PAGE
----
What is Common Stock?
Common stock is a type of equity share issued by a corporation or entity. The buyers of common stock are referred to as shareholders.
Stocks are fractional shares or a percentage equity ownership of an entity. Shares represent a proportional stake in the company’s net worth, income, cash flow, dividend, etc. Shareholder privileges usually include voting rights on issues that require shareholder approval and electing the directors of the entity.
Why Issue Common Stock?
When a company needs to raise capital for starting or growing their business they can borrow the money or sell investors’ (shareholders) shares or ownership in the company.
Common Stock Advantages
Equity ownership provides the highest rate of return in the long run; more than bonds and cash. The potential for high returns is the largest common stock advantage. Stocks have provided over a 6% real rate of return in the long run, providing one of the best means to stay ahead of inflation.
Stock ownership is one of the foundations of capitalism and a free enterprise system. Ownership advantages accrue to the issuer, shareholder, and society in general. The issuer raises capital for producing goods or services. The shareholder receives the fractional benefits of an enterprise that is much larger than they would normally be able to participate in. Society enjoys the benefits of the goods and services of the issuing company as well as the jobs produced by the company. And let’s not forget the taxes paid by both the company and shareholders.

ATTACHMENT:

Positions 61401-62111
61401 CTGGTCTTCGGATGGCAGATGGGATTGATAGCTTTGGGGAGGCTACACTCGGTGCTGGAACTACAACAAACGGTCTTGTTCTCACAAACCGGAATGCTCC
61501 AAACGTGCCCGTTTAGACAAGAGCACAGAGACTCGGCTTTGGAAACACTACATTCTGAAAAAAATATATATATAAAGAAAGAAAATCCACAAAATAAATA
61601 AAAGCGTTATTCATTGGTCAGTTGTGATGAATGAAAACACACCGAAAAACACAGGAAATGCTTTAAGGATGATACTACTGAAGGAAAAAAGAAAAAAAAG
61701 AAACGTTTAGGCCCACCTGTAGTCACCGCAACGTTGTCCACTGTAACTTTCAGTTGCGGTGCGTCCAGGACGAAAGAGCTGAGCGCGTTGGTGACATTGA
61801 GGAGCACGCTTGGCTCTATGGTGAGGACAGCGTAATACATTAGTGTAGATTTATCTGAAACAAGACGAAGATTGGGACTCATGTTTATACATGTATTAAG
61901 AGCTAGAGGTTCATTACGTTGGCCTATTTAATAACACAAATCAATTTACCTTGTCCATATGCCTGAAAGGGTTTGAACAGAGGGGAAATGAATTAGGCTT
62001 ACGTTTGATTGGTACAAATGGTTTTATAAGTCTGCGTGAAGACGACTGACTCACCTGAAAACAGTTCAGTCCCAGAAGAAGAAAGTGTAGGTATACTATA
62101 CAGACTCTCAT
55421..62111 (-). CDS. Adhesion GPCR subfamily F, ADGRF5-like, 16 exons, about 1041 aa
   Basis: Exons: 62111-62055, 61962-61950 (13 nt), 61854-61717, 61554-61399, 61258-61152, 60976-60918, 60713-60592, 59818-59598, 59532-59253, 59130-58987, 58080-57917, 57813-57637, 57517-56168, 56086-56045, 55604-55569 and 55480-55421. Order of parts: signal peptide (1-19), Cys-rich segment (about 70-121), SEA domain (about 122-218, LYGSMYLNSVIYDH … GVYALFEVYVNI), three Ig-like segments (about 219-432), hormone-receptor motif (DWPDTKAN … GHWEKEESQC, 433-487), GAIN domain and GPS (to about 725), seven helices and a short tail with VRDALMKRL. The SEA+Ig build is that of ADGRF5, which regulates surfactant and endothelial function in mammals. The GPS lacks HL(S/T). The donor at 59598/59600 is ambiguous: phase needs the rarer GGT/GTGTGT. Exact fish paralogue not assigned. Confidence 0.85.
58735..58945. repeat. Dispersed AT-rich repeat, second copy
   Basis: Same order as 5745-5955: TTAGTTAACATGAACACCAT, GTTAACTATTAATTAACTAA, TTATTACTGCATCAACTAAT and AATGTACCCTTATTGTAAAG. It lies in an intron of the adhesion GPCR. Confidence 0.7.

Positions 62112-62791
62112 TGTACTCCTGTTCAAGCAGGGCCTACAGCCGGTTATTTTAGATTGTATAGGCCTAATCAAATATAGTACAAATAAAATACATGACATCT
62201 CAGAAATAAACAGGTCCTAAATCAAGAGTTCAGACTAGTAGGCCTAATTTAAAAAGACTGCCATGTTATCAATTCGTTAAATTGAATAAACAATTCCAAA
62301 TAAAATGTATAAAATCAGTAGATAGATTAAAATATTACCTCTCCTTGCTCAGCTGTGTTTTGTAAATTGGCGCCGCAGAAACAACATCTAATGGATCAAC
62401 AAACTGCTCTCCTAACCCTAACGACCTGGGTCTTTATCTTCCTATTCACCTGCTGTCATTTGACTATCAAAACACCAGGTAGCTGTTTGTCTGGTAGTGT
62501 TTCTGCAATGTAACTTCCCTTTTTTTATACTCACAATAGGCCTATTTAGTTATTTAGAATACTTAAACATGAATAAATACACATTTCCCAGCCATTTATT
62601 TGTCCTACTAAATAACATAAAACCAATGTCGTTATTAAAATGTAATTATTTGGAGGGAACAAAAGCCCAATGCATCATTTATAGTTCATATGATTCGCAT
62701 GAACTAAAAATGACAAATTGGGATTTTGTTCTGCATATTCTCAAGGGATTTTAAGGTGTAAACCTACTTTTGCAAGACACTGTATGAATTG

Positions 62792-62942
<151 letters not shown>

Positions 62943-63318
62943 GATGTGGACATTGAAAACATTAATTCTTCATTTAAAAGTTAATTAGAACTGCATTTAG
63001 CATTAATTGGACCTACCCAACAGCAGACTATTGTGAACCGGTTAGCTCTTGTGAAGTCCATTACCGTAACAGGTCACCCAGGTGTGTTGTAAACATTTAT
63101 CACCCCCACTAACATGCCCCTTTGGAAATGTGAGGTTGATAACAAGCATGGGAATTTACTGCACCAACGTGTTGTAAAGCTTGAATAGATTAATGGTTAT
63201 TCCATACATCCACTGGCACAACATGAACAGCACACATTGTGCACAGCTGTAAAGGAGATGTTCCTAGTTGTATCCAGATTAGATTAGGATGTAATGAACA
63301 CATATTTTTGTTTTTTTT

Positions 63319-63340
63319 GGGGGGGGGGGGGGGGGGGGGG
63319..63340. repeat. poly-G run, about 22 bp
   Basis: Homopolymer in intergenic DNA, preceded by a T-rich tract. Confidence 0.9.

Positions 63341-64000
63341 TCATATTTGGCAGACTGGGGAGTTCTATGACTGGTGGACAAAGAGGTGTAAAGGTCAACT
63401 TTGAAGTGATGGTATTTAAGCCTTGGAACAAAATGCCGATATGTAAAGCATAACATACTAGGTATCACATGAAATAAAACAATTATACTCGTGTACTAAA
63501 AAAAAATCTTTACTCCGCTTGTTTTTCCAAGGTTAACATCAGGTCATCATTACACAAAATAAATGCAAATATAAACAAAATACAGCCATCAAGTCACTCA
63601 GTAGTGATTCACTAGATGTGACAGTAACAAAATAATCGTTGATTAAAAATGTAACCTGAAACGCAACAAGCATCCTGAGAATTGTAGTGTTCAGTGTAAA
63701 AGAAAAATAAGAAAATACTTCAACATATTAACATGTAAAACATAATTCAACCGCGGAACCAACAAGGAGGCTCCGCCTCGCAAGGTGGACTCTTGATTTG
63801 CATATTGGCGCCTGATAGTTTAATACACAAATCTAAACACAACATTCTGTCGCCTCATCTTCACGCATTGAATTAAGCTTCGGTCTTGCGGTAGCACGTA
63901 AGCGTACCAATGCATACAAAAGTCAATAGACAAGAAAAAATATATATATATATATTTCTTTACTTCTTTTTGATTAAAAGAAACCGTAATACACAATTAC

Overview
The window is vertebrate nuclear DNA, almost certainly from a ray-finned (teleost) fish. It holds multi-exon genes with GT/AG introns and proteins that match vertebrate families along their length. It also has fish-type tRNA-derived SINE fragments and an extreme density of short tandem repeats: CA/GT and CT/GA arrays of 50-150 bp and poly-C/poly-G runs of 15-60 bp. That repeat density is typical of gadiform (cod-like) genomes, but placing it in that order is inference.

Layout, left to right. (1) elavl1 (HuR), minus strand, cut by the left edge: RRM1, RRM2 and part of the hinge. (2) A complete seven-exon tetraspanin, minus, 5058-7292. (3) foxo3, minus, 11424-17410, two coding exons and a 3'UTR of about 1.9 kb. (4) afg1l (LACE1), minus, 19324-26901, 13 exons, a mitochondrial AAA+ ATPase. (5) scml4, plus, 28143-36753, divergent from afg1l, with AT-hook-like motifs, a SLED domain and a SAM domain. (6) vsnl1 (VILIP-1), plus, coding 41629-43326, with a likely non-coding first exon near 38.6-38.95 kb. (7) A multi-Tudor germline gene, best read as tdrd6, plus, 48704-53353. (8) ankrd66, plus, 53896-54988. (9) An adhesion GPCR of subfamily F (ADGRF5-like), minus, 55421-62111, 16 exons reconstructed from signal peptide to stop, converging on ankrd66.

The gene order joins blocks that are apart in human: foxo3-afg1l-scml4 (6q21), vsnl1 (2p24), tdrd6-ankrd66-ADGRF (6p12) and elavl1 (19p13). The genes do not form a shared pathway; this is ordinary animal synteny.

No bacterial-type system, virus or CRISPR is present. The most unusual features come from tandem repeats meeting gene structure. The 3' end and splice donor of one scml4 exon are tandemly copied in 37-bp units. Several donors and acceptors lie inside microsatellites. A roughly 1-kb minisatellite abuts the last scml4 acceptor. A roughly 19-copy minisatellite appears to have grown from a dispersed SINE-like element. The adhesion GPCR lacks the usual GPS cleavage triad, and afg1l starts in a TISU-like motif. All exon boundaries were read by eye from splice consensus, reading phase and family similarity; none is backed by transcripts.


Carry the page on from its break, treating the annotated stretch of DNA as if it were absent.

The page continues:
Common Stock Risk
The biggest risk is equity owners have no guarantees, but are accepting the risk in exchange for potential greater gains than other safer investments. Stocks can be very volatile and is generally considered a high risk investment class. In the case of liquidation of the business, owners of common stock are last in line behind creditors, bondholders, and preferred stockholders.
Common Stock Value Investing
The price a stock trades for may be more or less than its real or intrinsic value. This is why it is important to understand the value of any stock you purchase. In order to reduce the risk of owning stocks, you want to purchase the stock at a discount to its intrinsic value.
If you can buy a stock for less than its real value the difference between the price you paid and its real value is called the margin of safety. The larger the margin of safety the less risk and the greater potential reward in holding that investment.
All investors with a long term investment horizon should consider owning stock ownership. The advantages of owning common stock far outweigh the risks for investors who are willing do their homework, look for value, and accept a long term investment horizon.
Related Reading: Investing Principles Fundamental to Successful Outcomes
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While Arbor Investment Planner has used reasonable efforts to obtain information from reliable sources, we make no representations or warranties as to the accuracy, reliability, or completeness of third-party information presented herein. The sole purpose of this analysis is information. Nothing presented herein is, or is intended to constitute investment advice. Consult your financial advisor before making investment decisions.